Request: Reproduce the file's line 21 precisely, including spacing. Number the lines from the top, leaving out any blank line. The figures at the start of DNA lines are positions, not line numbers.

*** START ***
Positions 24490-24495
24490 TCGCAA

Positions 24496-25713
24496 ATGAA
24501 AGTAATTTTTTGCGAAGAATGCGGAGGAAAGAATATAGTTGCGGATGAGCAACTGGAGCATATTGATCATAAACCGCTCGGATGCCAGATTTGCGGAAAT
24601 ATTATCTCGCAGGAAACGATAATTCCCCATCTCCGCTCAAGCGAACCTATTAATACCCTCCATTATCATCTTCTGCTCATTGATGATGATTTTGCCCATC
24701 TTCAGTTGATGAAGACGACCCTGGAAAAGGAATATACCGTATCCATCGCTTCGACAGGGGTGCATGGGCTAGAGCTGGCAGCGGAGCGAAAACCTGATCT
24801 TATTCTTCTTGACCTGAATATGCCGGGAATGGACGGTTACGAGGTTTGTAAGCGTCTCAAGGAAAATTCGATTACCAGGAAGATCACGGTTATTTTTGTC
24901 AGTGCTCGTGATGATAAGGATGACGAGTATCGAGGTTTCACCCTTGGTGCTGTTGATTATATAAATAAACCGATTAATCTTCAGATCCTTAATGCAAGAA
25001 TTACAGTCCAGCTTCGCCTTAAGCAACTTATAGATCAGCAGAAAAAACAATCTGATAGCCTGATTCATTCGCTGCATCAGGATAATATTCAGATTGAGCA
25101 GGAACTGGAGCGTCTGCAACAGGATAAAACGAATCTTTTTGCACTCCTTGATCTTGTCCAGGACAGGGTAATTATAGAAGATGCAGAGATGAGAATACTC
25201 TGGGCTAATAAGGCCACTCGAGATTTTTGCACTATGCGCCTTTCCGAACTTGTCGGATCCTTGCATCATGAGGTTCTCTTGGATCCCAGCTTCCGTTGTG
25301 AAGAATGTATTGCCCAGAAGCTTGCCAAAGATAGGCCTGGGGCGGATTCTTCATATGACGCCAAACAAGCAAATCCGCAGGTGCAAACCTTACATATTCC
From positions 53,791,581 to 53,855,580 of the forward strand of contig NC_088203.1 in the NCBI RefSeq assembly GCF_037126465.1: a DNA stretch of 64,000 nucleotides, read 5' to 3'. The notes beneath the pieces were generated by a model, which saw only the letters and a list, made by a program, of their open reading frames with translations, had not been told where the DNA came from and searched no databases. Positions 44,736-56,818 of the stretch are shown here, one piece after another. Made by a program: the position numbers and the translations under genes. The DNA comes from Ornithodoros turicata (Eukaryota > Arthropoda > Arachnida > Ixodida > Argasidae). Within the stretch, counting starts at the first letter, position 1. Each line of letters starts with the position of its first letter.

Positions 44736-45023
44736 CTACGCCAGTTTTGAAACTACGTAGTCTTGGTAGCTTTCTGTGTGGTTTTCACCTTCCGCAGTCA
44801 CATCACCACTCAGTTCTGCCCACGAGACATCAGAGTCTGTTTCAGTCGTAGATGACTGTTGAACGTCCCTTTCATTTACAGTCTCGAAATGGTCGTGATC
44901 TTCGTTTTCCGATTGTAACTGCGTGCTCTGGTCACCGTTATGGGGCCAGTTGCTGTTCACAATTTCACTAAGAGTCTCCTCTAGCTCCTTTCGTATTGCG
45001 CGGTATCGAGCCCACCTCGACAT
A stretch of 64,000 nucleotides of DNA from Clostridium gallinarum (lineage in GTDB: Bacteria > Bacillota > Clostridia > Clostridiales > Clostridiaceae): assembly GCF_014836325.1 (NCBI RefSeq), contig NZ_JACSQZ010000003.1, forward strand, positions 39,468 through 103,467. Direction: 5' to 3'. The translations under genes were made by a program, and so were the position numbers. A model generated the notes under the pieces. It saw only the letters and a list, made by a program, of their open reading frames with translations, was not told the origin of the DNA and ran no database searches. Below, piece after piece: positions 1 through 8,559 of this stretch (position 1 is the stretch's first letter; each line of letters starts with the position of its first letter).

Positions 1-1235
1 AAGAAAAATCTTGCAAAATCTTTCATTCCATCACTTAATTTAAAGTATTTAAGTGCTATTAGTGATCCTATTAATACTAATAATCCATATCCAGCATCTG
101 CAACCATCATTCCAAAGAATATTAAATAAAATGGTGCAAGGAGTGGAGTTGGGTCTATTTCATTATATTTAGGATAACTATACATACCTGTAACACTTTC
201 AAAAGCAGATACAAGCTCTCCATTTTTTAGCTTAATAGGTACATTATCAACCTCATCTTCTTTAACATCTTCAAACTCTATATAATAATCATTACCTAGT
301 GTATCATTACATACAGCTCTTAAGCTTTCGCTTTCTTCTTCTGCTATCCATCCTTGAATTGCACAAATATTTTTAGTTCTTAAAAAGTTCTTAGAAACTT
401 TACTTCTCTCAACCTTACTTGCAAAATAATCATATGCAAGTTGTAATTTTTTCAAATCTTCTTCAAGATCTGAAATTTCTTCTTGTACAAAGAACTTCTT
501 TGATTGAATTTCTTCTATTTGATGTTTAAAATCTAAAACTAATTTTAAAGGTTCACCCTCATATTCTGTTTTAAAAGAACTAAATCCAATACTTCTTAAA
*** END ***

Positions 1-1235